It may look like a batch of cookies. It may smell like a batch of cookies. It may even taste like a batch of cookies.
In reality, every batch of cookies is a story.
A story that goes like this: Once upon a time, there were a few women on drug rehabilitation working at the Huddle House in Lincoln, Alabama. They met a man named Jim Turnipseed, and the rest is sweet history.
Welcome to Color Code Cookies in Eastaboga, where sugar, eggs and flour are in high demand, and the air is sweet with the scent of red velvet, peanut butter, chocolate chips and M&M’s.
“About a year and a half ago, I met these ladies working at the Huddle House,” Turnipseed said. “I got to know them and found out they were all in drug rehab. Later on, I found out that one of the ladies, Danielle, had become the rehab director at one of the facilities here. I also discovered they had a very tough time finding employment once they got out of rehab. They didn’t have any opportunities.”
That was when things clicked. Turnipseed found an industrial production facility and got it up to code, and then worked on distribution through convenience stores. The name came when he learned the women would be tested by the rehabilitation facility with a color code for each day, letting them known when they had to get checked for drugs.
“My son JK , who is a Cordon Bleu-trained chef, and I came up with an idea for a product that we could make with the flexibility these women needed,” Turnipseed said. “We saw an opportunity to hire a workforce that needed work and we saw women who needed that opportunity.”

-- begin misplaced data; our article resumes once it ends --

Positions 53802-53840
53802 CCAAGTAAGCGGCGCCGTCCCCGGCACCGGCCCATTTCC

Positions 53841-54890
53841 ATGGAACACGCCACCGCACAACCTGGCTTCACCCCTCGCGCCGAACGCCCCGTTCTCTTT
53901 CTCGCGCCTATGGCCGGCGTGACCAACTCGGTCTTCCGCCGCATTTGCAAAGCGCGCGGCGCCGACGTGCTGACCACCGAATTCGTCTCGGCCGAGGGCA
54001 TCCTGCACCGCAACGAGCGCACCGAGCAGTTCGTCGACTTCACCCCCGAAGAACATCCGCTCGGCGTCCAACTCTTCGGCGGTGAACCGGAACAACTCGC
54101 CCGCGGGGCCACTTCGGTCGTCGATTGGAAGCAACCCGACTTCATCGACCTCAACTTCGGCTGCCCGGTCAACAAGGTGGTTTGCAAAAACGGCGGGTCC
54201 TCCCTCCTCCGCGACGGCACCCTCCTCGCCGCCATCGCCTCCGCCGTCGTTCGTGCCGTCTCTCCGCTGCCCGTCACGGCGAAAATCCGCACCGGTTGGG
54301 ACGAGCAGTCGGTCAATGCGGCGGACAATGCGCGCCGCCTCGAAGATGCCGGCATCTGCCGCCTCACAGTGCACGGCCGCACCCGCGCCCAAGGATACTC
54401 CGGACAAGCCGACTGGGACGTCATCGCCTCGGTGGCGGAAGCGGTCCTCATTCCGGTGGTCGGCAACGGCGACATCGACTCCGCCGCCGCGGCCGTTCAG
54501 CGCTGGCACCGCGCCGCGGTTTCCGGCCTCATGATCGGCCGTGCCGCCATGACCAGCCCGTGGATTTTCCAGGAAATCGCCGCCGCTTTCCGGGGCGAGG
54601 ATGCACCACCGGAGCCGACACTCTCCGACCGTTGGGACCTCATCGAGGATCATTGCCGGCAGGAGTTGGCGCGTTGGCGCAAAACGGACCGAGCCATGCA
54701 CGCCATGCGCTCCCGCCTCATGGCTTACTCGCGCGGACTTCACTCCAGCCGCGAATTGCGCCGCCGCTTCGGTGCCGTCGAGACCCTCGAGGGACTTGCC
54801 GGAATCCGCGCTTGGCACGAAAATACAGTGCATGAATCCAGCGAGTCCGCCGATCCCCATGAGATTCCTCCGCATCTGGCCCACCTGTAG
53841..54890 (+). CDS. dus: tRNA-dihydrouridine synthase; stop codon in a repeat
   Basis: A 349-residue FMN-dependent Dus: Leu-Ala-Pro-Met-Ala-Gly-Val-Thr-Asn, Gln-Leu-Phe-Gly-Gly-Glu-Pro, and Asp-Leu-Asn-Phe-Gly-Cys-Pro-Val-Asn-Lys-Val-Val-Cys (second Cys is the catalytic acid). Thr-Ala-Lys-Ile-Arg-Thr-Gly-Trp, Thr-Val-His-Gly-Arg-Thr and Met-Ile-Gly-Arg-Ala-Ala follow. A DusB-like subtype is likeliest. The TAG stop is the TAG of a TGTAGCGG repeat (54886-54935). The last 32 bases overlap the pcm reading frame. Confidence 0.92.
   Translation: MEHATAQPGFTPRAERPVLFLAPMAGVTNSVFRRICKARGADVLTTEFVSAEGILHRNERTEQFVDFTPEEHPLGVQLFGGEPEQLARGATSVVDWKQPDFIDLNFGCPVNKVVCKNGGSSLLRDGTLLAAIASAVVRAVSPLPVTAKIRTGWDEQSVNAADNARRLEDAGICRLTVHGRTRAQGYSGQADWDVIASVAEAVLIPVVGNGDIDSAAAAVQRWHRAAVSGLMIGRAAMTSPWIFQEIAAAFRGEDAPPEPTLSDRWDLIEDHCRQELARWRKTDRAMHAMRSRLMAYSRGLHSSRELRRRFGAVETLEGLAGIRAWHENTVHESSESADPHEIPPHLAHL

JK Turnipseed developed the recipes made by the women at the clean, tidy facility. After production, each box is packed and sealed for delivery. The Color Code Cookies make a great fund-raising tool for schools, churches and other organizations.
They say everyone deserves a second chance. These women have this second chance to work for a living after the tough lives they have lived and the tough choices they have made. They not only make cookies; it goes a bit deeper than that. Danielle Swann told me the true meaning of the entire operation.
“Working here has helped continue my road to recovery and to not go back to the same decisions I had made before,” she said. “Most of us are single moms, so when we have to take care of our children, we don’t have to be worried about losing our job. It’s a positive environment.”
Swann smiled as if the whole world was at her command, as if working at Color Code Cookies might as well be the best job on the planet. She said, “Each batch of cookies we make isn’t just a batch; it’s a story about each of us and what’s going on in our lives.”
Taste the cookies, and they are soft and delicious and full of flavor. There is something else intermingled with the chocolate chips and the soft dough and the delectable icing: Each cookie tells a story of resilience, spirit and second chances.
For information or to order cookies, visit www.colorcodecookies.com.
Alabama Bright Lights captures the stories, through words, pictures and video, of some of our state’s brightest lights who are working to make Alabama an even better place to live, work and play. Award-winning journalist Karim Shamsi-Basha tells their inspiring stories. Email him comments, as well as suggestions on people to profile, at [email protected].